An honorary chairman of the Liberal Party, James Tien, says the party will ask chairman Tommy Cheung to resign from the Executive Council over the extradition bill controversy.
Tien added other executive councillors who supported the government’s bill after June 9 – the first of two mass rallies when more than a million people took to the streets to oppose it – should also resign as the Chief Executive's advisers.
Tien said he and three other honorary chairpersons of the pro-government, pro-business party would write to Cheung on Monday and ask him to quit his Exco post.
Tien noted that a statement issued by Cheung in support of the government after the June 9 rally was too rushed.
That statement – which was backed by three out of four of the party's lawmakers – might have encouraged protesters to surround Legco three days later on June 12, Tien said.
“I think all those who supported the government to charge ahead after June 9 should resign. I don’t know who exactly these are, but at least publicly, you can see the honourable Ronny Tong and honourable Regina Ip seem to be very keen to urge the government to continue to go ahead,” he said.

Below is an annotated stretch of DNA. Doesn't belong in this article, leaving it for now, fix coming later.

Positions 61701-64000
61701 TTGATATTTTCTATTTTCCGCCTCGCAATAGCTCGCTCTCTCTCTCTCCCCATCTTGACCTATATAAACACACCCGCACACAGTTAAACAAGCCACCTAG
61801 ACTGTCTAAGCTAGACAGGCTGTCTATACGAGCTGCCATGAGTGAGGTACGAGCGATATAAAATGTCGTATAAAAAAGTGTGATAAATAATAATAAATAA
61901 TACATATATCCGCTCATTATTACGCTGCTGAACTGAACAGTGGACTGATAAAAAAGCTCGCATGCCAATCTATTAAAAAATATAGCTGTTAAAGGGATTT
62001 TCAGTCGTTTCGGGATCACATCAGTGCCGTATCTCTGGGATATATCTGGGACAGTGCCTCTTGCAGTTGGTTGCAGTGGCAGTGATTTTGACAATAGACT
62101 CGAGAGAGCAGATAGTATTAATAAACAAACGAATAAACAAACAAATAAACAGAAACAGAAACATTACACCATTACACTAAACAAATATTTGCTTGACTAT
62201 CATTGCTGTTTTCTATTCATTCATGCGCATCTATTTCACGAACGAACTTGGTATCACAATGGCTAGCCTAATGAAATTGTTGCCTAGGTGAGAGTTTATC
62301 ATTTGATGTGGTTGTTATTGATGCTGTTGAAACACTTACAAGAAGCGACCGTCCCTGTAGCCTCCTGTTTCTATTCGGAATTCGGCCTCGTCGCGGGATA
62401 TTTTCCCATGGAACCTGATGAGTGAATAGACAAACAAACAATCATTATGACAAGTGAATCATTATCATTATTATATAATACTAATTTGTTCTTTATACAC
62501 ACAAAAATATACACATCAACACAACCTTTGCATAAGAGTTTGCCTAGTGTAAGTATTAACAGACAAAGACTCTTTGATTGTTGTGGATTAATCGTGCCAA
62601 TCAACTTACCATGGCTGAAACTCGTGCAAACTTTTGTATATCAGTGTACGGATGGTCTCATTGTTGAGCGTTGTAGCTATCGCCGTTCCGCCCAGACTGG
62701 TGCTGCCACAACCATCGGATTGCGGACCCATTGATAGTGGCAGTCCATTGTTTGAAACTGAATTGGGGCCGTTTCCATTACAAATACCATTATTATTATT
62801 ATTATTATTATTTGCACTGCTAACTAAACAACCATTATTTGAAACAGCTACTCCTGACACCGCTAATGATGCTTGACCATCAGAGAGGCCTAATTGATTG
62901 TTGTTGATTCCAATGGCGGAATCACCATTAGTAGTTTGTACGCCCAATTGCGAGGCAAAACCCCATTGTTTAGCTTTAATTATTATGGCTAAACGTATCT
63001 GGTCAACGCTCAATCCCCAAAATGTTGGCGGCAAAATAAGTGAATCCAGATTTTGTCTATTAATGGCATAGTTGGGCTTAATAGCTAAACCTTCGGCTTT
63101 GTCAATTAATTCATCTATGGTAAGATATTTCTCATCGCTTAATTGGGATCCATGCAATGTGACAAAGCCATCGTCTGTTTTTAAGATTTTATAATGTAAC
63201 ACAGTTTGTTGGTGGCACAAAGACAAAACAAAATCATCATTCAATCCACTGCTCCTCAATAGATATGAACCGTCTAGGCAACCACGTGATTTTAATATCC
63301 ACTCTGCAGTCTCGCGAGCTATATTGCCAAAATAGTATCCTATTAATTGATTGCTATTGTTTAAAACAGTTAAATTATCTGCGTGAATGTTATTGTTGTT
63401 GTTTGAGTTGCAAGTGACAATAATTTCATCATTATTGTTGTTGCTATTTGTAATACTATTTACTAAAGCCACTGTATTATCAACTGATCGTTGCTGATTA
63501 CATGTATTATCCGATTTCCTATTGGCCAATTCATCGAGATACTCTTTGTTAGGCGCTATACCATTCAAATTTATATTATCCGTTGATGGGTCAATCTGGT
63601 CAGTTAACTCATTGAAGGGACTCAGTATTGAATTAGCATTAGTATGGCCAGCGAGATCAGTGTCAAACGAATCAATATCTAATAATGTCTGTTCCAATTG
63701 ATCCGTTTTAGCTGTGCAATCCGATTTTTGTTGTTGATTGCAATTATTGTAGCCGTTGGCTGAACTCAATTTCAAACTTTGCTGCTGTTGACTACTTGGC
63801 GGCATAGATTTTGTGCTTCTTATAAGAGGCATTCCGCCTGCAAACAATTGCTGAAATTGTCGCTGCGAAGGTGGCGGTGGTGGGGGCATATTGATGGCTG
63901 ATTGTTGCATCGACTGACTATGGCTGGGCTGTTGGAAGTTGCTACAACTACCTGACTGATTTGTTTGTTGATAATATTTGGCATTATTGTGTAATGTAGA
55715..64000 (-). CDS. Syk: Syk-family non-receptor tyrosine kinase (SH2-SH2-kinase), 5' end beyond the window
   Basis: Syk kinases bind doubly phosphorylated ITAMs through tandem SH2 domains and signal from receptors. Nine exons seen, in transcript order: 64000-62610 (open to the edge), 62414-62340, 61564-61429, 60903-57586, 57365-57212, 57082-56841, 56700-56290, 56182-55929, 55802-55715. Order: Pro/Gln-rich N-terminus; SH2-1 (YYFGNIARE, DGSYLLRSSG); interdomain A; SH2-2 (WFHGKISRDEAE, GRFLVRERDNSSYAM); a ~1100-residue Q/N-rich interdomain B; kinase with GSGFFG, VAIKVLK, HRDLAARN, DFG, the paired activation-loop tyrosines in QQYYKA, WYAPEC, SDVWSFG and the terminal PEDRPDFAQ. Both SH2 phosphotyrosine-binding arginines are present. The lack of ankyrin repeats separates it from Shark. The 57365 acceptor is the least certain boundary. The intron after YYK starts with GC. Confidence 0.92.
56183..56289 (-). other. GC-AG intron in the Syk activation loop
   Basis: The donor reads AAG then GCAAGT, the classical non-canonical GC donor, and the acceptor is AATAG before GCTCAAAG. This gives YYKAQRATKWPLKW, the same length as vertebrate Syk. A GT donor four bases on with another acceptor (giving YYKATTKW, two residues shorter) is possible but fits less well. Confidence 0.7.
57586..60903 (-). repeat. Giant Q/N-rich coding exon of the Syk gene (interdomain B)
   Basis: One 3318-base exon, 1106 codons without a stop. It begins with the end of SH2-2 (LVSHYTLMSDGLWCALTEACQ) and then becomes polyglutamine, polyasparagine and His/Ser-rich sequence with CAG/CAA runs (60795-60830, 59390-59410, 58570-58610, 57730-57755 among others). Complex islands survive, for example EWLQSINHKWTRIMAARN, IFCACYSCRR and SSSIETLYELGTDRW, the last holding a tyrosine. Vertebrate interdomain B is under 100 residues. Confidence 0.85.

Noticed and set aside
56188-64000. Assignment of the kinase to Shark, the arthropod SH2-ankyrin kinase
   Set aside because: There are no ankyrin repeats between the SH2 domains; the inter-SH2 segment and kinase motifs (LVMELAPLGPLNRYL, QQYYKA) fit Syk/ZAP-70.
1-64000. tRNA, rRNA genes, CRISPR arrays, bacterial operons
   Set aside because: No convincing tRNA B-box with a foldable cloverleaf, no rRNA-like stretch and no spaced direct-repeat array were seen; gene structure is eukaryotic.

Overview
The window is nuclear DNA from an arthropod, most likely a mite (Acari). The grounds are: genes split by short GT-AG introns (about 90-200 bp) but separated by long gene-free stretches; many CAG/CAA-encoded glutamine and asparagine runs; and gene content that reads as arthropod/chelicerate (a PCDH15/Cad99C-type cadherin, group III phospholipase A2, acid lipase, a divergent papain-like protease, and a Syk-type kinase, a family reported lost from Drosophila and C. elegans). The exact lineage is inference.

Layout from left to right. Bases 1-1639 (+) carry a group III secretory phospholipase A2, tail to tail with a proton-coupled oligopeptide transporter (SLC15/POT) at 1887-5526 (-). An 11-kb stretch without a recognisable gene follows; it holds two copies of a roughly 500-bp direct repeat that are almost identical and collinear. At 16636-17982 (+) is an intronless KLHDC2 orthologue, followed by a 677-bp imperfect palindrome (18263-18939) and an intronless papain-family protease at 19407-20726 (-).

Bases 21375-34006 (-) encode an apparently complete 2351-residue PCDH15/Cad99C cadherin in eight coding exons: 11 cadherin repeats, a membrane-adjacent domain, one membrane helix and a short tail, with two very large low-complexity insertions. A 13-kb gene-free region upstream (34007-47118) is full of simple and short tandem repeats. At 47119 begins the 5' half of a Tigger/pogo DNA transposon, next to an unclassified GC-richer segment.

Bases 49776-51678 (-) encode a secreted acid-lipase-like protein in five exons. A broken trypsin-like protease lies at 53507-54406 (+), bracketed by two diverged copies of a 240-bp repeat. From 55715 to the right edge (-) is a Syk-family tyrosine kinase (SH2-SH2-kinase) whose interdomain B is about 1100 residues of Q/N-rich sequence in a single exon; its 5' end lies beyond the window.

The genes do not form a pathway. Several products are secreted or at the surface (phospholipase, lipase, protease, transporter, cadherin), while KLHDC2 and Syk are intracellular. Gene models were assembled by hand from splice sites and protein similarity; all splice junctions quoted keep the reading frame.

“I think the executive councillors’ main role is to give the government the right advice, not bad advice, so if you keep giving the government bad advice in this incident, I think those councillors who gave that bad advice to go ahead should resign,” Tien told RTHK’s Janice Wong.
Party leader Felix Chung – the only party lawmaker who opposed Cheung's 9 June statement – supports the call for Cheung to resign as an Exco member.
Chung said such a move can send a message to society and other political parties that the government needs to “change its governance and attitude” instead of just talking the talk.
Chung said if similar protests had happened overseas, they would have led to a cabinet reshuffle.